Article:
Sawa Japanese Restaurant
A Taste of Ginza in Kaohsiung
Beth Fowler

Leave behind the grit and humidity of the city streets and open the door to Sawa Japanese Restaurant.  Enter a world where the cool mint walls are accented with a bright red noren (curtain), and a bouquet of pink blossoms are reflected in the mirror. Meet owner and chef,  Mr. Gomisawa who immigrated to Taiwan over three years ago and opened this intimate-sized restaurant about a year and a half later. Mr. Gomisawa learned the art of preparing Japanese cuisine while working in Japan's renowned Ginza district of Tokyo.

Superb Japanese chefs follow three basic rules. FRESHNESS is paramount. Foods harvested fresh from the sea or the earth are used in lieu of frozen or out-of-season foods. SIMPLICITY is important. Rather than smothering foods in heavy sauces, healthful ingredients with complementary flavors are combined. VISUAL APPEAL is mandatory. Foods are arranged to gratify the eye as well as the palate.

"Itadaki masu!" meaning roughly, "I'll start eating with gratitude to all that has made this possible," marks the beginning of a feast, but first drink a cup of green tea to prime the taste buds. Petite handcrafted earthen bowls and plates, works of art in themselves, are set upon wooden trays.  Start with a few bites of lotus root and carrots in a nutty-spicy sauce, move on to green beans in a delicious sesame sauce and try the bright orange sea urchin. While tasting these appetizers, staff quietly and quickly refilled your teacup.

Marvel at the nonsymmetrical ceramic bowl that resembles a flower in bloom. Within its petals lies an exquisite composition of mountain taro, fish roe, beans, nori (dried seaweed), pickled vegetables, wasabi (hot radish) and raw tuna. In another tiny bowl is a swirl of squid coated with a lavender sauce on puréed daikon (mild white radish). Next, a waiter rearranges the crockery on each diner's tray to make room for chawan mushi, a light, warm custard served in a cheerfully colored cup. Shrimp, mushrooms and other morsels hide in the silky custard - but not for long, as this is delicious.  So too is the soup with hardy chunks of beef, carrots and other root vegetables. Carefully lift the lid off the glossy bowl to release the savory aroma of miso (fermented soybean) soup and raise it to your lips to drink the last drop. Settle back into the chair and mentally prepare yourself for the challenges of workaday world out there and . . . wait! What's this? More food?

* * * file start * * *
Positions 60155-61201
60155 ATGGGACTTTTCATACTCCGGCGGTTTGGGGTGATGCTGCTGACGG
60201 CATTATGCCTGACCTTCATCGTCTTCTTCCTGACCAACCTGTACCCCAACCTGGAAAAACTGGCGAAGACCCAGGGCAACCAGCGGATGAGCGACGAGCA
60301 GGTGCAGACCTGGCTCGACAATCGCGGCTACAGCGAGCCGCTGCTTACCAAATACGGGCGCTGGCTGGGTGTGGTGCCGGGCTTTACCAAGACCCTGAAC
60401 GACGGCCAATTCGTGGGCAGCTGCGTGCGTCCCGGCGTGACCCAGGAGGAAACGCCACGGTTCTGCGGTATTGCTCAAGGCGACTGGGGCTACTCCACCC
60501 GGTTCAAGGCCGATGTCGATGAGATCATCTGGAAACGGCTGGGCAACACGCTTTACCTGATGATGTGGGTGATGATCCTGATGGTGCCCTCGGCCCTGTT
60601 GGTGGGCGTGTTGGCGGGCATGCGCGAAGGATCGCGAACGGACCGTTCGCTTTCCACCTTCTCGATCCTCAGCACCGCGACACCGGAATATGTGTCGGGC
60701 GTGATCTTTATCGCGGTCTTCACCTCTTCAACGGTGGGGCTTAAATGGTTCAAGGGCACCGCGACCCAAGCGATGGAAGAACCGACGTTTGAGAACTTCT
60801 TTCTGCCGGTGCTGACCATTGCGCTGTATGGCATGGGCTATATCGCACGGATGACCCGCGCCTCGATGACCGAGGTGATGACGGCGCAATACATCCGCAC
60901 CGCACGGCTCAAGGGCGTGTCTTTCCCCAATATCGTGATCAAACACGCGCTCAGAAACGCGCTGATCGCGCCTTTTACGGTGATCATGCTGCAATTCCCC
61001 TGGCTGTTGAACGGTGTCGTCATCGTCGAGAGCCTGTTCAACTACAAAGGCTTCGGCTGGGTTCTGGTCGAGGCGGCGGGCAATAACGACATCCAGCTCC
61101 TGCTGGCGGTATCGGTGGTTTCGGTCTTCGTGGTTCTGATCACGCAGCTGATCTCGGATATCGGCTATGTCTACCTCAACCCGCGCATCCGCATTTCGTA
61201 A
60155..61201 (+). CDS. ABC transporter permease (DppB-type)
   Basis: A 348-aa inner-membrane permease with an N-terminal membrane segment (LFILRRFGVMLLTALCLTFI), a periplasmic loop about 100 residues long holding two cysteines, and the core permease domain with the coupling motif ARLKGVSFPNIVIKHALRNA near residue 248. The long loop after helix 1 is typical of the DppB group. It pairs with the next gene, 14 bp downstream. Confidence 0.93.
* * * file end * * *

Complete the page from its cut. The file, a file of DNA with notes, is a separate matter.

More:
The waiter brings a crescent-shaped dish upon which barbecued fish rests on a fern leaf. Another dish with eggplant, fish and pumpkin tempura arrives with curry powder and green tea powder for dipping these lightly battered treats into. At this point, one could conceivably expect a geisha wearing her elaborate finery to glide in and nod elegantly.

A dessert soup of azuki (red beans) garnished with a pillow of o-mochi (sweet rice) is the signal that perhaps this set meal is coming to a close. Ah, the final course, two segments of honeydew melon arrives.

Gratitude for having enjoyed an enchanting meal is expressed by saying, "Gochisosama."

The traditional Japanese set meal described above costs about NT$490 per person. The small dining room accommodates a dozen people. The sushi bar rseats 7 and offers 30 kinds of raw seafood.